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DOJ and Texas head to court this week over barbed wire border buoys

The Biden administration heads to court Tuesday to argue against the state of Texas. The Department of Justice case centers on Texas Gov. Greg Abbott’s installation of buoys in the Rio Grande — along the U.S.-Mexico border. 

The roughly 1,000-feet of giant orange buoys are held together by sharp metal pieces and surrounded by barbed wire. 

The Biden administration argues the structure violates the Rivers and Harbors Act, which requires a permit from the Army Corps of Engineers to build in a navigable river.

Aaron Reichlin-Melnick with the American Immigration Council.

"However, Texas's response is to say, well, first off, we don't think that the Rio Grande is navigable, but secondly, they say we're being invaded and that gives us a right to ignore federal law and build this structure anyway," he said.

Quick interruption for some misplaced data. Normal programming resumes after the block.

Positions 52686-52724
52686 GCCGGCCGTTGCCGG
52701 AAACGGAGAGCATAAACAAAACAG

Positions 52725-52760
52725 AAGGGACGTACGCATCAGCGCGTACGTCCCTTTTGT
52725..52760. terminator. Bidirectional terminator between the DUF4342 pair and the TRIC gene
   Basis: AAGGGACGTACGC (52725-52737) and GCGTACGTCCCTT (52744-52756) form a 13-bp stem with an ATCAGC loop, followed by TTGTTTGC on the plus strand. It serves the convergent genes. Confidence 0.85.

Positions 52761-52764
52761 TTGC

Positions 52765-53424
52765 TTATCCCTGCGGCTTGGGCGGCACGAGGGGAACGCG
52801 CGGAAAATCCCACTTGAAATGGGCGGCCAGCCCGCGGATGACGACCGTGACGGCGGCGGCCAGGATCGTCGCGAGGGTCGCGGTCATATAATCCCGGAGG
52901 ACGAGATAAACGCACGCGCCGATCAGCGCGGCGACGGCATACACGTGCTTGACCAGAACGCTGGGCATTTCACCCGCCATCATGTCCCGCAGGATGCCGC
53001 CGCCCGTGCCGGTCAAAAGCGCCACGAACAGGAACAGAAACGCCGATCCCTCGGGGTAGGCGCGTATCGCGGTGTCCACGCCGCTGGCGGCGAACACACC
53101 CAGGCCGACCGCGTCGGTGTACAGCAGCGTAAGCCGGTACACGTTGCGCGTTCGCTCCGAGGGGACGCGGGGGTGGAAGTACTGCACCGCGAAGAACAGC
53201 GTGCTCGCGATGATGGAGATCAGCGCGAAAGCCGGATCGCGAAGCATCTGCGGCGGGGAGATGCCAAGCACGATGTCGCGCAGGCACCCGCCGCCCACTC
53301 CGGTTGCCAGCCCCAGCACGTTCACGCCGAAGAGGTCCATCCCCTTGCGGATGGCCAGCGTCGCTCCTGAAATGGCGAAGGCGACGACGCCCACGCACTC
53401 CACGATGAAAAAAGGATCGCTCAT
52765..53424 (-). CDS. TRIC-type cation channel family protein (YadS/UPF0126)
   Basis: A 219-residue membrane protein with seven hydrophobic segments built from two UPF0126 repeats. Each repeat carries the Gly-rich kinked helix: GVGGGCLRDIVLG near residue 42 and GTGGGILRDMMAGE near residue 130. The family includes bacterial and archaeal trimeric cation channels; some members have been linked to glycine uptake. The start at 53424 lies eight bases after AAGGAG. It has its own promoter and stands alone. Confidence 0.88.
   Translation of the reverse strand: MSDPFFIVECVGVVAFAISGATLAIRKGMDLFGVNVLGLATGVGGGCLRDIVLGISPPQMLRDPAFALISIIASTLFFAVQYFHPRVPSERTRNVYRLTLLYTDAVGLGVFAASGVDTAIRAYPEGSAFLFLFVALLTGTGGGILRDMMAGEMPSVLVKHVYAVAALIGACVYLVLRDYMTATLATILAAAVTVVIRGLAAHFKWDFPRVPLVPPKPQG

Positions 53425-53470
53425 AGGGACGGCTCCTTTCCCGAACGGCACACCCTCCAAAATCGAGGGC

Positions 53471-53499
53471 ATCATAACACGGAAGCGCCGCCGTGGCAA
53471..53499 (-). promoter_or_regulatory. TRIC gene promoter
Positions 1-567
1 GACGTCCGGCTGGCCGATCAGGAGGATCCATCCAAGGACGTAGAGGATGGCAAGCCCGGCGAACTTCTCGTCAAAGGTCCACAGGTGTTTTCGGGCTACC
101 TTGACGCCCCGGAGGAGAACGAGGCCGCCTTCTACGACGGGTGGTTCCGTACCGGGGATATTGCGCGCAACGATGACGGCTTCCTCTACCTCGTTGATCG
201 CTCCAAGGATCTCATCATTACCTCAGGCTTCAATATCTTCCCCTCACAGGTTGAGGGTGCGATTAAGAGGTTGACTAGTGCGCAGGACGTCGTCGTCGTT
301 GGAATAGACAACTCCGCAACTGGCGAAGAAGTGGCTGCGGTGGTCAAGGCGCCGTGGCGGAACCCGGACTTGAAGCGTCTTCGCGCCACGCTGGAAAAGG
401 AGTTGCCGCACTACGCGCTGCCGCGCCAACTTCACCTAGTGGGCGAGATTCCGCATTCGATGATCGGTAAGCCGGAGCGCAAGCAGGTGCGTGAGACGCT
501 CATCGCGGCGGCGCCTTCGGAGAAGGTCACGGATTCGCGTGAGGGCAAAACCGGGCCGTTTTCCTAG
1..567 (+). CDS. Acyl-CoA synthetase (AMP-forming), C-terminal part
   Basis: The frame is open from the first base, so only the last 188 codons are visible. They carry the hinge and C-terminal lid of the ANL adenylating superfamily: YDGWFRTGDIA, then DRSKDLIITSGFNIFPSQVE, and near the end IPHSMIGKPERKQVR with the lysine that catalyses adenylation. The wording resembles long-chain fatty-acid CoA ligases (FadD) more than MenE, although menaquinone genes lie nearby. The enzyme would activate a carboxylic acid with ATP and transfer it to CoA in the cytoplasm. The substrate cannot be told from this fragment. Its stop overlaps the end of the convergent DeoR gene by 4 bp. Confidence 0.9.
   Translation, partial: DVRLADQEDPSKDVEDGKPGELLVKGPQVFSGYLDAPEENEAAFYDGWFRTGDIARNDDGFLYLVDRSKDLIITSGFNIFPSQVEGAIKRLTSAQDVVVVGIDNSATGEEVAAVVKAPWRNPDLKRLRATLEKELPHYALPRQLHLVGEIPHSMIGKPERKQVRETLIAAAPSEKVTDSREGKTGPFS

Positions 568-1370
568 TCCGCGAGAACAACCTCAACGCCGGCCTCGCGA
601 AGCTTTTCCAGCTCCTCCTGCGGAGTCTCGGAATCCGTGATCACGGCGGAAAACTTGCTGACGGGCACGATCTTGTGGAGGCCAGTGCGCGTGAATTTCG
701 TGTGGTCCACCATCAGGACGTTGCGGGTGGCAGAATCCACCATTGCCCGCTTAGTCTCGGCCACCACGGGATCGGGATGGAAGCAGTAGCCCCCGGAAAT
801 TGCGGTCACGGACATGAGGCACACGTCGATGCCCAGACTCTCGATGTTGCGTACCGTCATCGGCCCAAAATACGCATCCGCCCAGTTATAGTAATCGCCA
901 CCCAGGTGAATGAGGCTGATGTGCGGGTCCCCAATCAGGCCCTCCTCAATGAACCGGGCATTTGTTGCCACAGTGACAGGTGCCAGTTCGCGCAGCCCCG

He says states have long tried — and failed — to argue that border migration constitutes an invasion.

Former Arizona Gov. Doug Ducey made the argument in a suit last year over a wall of shipping containers placed illegally on federal land in Yuma.

The suit was one of several filed over the state-funded shipping container walls, which went up in parts of Cochise and Yuma counties. But legal action was halted after Gov. Katie Hobbs took office and Arizona settled the suits.

Alisa Reznick is a senior field correspondent covering stories across southern Arizona and the borderlands for the Tucson bureau of KJZZ's Fronteras Desk.